Mystic schooner organization to miss deadline for state aid

Mystic - The organization trying to buy the schooner Mystic for use as an educational vessel for at-risk urban children announced Monday that it will not be able to raise the $100,000 needed to qualify for $400,000 in state funding by today's deadline.

The $500,000 would have been used as a down payment on the purchase of the $1.8 million vessel this month. The plan was that the rest of the cost would have been paid off over the next five years, using income from trips made by the ship.

But Chris German, the founder and CEO of Connecticut Community Boating, said the effort to raise the money will continue.

The state Department of Economic and Community Development was slated today to vote on the $400,000 in funding, but German said he expected the agency to postpone that vote until his organization can show it has the $100,000 in hand.

As of Monday afternoon, the organization had raised $2,090 from 29 donors, according to the website, through which it has been raising the money.

German said an undisclosed donor has pledged to donate $50,000 once the organization is able to buy the schooner, but that is predicated on raising $100,000 and getting the state funding.

German said that even though "there is significant interest from other buyers, we have not been made aware of any offers as of yet on the Mystic, and since she is closest to home and the most beautiful of vessels, we will continue to endeavor to persevere."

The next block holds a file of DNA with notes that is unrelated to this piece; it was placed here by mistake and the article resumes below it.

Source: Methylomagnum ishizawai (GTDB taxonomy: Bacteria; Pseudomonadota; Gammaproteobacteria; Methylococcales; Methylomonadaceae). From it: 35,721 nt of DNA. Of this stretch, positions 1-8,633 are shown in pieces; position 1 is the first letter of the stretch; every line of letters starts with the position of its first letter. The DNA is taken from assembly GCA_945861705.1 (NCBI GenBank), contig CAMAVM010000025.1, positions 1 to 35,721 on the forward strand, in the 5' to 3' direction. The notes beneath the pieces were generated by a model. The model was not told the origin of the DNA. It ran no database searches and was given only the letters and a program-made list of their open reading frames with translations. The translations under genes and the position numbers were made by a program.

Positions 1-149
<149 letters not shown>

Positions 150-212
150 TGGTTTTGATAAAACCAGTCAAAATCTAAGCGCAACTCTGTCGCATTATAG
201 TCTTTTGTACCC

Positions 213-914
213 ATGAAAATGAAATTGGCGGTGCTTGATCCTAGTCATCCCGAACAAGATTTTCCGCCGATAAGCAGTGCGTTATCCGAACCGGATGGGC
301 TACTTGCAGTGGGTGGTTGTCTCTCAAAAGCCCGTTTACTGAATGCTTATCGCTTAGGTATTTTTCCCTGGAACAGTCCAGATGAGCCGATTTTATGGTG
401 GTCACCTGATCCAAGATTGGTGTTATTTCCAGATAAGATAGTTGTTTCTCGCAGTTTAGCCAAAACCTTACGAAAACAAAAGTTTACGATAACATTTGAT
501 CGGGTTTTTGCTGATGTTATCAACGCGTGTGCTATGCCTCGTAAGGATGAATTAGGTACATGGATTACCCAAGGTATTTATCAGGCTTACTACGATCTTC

If the schooner is purchased by another group, he said his organization would not abandon the idea of creating a school ship.

He added that "there are several other vessels internationally that could serve the same function, and while those would require transport to Long Island Sound and other assorted costs, the sticker price for the other vessels could justify those incurred costs."

He said his organization would wait to discuss obtaining other vessels until he knows what will happen with the Mystic, which he called the organization's first choice.

German's plan is to bring at-risk kids from Connecticut cities to go on week-long sailing trips aboard the 171-foot-long schooner.

The three-masted schooner has been for sale since 2009, when no one bid on it during a foreclosure auction. At that point, Lignum Vitae LLC, the local group that holds the mortgage on the boat, took ownership.

Lignum Vitae foreclosed on the mortgage to Mystic Schooner Line LLC, which was unable to pay off the remaining $2.9 million in mortgage, interest and fees. The Mystic was built in 2007 in Florida and began operating day sails, evening cruises and multiday trips as part of Voyager Cruises on Holmes Street.

German has said he would like to continue to base the Mystic in southeastern Connecticut.

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